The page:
As enterprises move to ditch more of their physical infrastructure, it makes sense for GitHub to offer products aligned with the trend. But don't take this as a sign GitHub is preparing to dump its bare-metal setup and move to Amazon itself anytime soon.
Brian Doll, GitHub's VP of Strategy, described the new Amazon-hosted version of GitHub as part of the company's "big story arc" -- one that started with GitHub as a SaaS service, but soon evolved, thanks to customer pressure.
"Several years ago, anything in the cloud was an impossibility [for enterprises]," Doll explained, "and they weren't going to consider that. We built GitHub Enterprise several years ago as an on-premise offering," to complement the way software was delivered to enterprises as an on-premise vehicle.
But he noted, "Customers are now saying, 'We're proud to have decommissioned two of our data centers last year,'" with the emphasis on virtualizing their workflow, putting it closer to users, and wasting less time standing up physical infrastructure.
"Where we used to say enterprise software means 'on premise'," Doll said, "the two things that now most make up enterprise software are data isolation and authentication." With GitHub in a nonmultitenanted version on Amazon, he claimed, enterprises have the ability to work at massive scale, along with all of Amazon's available security features and isolation.
To that end, some of the new authentication and security features for GitHub Enterprise, such as SAML single sign-on or LADP support for Active Directory or OpenLDAP, appear to be specifically designed for satisfying corporate customers by letting them leverage their existing security frameworks.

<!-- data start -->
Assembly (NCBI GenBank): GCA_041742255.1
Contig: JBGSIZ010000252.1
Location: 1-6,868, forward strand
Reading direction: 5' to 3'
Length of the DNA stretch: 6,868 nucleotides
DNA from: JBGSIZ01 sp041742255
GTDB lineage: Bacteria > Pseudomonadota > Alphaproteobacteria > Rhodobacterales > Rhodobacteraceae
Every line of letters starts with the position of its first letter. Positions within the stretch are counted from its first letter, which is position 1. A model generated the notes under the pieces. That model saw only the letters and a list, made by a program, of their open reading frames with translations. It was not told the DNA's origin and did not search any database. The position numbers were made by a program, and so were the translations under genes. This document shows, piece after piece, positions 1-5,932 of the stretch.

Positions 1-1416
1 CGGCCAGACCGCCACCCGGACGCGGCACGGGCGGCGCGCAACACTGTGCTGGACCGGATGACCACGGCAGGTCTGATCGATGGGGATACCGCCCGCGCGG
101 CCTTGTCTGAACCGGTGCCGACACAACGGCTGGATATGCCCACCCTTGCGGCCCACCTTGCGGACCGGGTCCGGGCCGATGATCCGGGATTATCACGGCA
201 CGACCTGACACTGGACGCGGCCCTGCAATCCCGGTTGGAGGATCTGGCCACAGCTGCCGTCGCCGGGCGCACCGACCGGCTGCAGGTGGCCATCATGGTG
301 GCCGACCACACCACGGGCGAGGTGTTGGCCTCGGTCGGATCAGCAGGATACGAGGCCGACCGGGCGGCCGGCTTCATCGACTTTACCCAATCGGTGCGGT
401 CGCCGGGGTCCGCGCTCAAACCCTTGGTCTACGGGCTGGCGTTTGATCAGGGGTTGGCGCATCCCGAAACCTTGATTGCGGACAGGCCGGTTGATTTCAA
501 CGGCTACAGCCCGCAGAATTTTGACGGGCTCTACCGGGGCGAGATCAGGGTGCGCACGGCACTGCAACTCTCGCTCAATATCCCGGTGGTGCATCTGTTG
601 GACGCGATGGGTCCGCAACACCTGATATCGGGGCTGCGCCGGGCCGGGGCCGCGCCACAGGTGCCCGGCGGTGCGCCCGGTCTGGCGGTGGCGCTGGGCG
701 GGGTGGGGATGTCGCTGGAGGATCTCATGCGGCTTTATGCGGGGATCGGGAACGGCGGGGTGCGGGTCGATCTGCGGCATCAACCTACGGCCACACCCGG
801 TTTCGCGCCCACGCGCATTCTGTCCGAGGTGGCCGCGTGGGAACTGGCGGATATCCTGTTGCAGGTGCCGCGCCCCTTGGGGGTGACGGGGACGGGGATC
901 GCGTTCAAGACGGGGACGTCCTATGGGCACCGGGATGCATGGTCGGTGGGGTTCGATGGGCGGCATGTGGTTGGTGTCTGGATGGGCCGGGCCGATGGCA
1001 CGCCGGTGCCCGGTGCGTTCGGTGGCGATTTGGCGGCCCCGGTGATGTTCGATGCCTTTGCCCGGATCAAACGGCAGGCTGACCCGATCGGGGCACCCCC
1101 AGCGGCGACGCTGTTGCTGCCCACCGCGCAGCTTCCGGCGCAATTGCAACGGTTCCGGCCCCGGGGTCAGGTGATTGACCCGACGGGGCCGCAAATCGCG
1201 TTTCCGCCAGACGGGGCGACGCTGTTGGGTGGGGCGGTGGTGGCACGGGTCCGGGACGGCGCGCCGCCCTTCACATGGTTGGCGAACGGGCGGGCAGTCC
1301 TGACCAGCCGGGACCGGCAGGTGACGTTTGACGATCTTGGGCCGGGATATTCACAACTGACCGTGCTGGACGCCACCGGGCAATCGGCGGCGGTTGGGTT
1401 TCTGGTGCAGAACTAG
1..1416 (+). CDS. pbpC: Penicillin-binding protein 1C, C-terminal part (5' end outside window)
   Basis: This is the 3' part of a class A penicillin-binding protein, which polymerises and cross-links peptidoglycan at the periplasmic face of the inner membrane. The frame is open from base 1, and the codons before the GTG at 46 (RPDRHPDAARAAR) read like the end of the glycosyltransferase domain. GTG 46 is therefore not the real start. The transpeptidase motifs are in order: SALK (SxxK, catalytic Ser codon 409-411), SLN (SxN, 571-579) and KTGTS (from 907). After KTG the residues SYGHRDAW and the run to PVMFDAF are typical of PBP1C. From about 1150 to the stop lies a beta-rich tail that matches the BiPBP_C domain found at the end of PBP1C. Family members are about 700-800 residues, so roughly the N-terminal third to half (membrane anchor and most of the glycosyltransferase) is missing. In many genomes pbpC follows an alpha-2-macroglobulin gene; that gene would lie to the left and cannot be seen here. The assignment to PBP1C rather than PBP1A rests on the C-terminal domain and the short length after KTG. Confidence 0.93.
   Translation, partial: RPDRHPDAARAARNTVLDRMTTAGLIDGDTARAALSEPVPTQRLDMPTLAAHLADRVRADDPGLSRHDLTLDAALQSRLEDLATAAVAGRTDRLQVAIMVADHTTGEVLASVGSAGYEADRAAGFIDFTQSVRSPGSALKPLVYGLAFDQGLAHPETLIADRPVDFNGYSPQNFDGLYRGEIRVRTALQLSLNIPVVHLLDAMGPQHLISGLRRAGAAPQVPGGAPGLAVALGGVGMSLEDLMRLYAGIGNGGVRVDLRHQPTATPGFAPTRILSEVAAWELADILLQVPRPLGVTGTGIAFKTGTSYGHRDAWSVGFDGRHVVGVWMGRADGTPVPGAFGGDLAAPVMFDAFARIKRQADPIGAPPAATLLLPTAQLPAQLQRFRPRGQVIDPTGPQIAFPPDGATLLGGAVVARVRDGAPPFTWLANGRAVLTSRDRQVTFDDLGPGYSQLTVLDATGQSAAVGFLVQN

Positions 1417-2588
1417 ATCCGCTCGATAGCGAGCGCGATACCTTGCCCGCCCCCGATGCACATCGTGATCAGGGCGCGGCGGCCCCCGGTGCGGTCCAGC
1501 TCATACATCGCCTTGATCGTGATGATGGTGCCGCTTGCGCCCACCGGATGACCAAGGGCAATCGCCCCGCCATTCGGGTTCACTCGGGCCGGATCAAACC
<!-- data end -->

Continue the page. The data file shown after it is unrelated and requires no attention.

Most of the other features in the new version of GitHub Enterprise fall under the mantle of GitHub as both a code repository and a system for project management, software deployment, and documentation. A second instance of GitHub can now be used for high availability, even when hosted in another data center, with continuous replication between instances. Doll pointed out this feature is even more useful when combined with Amazon's availability zones.
When it comes down to why GitHub chose Amazon as the main deployment target, Doll's answer was simple: "Every customer who asks for a cloud version of GitHub always asks for Amazon," noting that Amazon has sussed out many of the regulatory and logistical concerns associated with offering a certified business-grade cloud. There are tentative plans to offer GitHub Enterprise on other cloud infrastructures, but the company remains focused on delivering for Amazon right now.
GitHub's plans for individual enterprise customers through the Amazon-hosted product stand in contrast to what the company has engineered for itself and its SaaS users. GitHub doesn't use Amazon at all; the company keeps its own data centers. Doll claimed, "[Amazon] is not the right environment for the scale that we are. It's a big job to keep GitHub.com up and growing, and it's been easier to keep the data center models that we've used for the last few years."